Henry Cabot Lodge, an aristocratic Massachusetts Republican who was elected to the U.S. Senate three times, served 7 1/2 years as ambassador to the United Nations and was ambassador to South Vietnam as the war there was escalating in the 1960s, died of congestive heart failure yesterday at his home in Beverly, Mass. He was 82.
His career in public life spanned nearly a half century from his election to the Massachusetts legislature in 1932 through service as special envoy to the Vatican ending in 1977, and it was matched for longevity or distinction by few other Americans.
It also included management of Gen. Dwight D. Eisenhower's presidential campaign in 1952, an unsuccessful bid for the vice presidency on the ticket headed by Richard M. Nixon in 1960, an ambassadorship to West Germany and a year as chief U.S. negotiator at the Paris peace talks, aimed at bringing an end to the war in Vietnam, in 1969.
"The president certainly regrets the loss and extends his deepest sympathy to the family," a White House press officer said last night. "He was a very distinguished American."
House Speaker Thomas (Tip) O'Neill (D-Mass.) said Lodge "was a great friend of mine through the years . . . . He was a leader in Massachusetts and world affairs. He was beautiful and intelligent, and he was concerned about everyone."
Sen. Edward M. Kennedy (D-Mass.) said Lodge "was one of the greatest statesmen from one of the greatest political families in the history of the commonwealth of Massachusetts . He will be honored and remembered most for his extraordinary achievements as a senator and diplomat, but he is also remembered by all of us in the Kennedy family for the warmth and friendship that endured despite our political rivalry."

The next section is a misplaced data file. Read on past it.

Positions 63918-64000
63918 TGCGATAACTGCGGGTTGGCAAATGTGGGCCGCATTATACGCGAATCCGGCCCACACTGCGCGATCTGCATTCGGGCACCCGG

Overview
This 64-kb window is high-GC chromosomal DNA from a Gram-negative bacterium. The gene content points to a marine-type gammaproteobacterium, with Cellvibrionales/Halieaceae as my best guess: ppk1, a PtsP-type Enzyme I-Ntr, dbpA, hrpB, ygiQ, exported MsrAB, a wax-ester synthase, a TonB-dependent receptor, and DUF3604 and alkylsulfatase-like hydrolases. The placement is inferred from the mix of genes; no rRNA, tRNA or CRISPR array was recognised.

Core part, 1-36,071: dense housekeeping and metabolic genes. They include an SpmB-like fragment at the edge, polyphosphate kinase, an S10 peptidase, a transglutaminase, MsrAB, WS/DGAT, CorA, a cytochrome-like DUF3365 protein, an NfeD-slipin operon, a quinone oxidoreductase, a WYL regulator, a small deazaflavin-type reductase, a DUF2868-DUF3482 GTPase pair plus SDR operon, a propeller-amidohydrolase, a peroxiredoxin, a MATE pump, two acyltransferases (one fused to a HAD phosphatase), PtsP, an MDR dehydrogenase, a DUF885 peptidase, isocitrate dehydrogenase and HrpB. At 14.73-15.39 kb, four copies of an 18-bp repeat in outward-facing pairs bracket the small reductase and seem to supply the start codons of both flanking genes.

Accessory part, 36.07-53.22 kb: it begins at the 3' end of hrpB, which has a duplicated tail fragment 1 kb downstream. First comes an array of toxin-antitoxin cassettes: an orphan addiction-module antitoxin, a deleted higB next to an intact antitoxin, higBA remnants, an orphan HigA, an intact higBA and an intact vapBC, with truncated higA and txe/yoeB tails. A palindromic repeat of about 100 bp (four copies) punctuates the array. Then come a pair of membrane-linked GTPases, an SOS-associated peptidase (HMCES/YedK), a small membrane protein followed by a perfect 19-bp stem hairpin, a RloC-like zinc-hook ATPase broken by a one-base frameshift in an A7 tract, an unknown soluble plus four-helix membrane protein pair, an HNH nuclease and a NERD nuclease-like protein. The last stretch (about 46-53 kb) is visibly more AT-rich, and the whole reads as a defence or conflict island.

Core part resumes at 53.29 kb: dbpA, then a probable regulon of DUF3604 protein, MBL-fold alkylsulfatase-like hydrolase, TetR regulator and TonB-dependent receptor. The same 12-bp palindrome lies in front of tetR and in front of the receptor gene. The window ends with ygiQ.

It was Kennedy's brother, Rep. John F. Kennedy, who ousted Lodge from his seat in the Senate in the 1952 election, then beat him again in 1960 when Lodge was running for vice president against the Kennedy-Johnson ticket. During the 1952 race, John Kennedy remarked that running against Lodge "was like running against a founding father." In 1962, Edward Kennedy defeated Lodge's son George for the same Senate seat, but the following year President Kennedy picked Lodge as his ambassador to South Vietnam.
Robert W. Komer, an undersecretary of defense who served with Lodge in Vietnam as head of the pacification program, said he was "perhaps the most perceptive ambassador that we had in Vietnam . . . . He understood that it was a political war and that coping with it with political means was the heart of the matter . . . . He was a very engaging fellow, and we worked closely together."
Lodge, who had been in deteriorating health for some time, died about 6 p.m., according to George Lodge.
He was the bearer of two old and prominent New England names, Cabot and Lodge, and the grandson and namesake of Henry Cabot Lodge, who served in the Senate as a Massachusetts Republican from 1893 to 1924 and led the fight against ratification of the Treaty of Versailles and U.S. membership in the League of Nations.
Broad-shouldered, trim and tall -- he stood nearly 6 feet, 3 inches -- Lodge looked every inch the aristocrat, and he was alternately described as friendly, a little arrogant, confident, insensitive, witty, reserved and entertaining.
George Lodge said funeral services for his father will be private.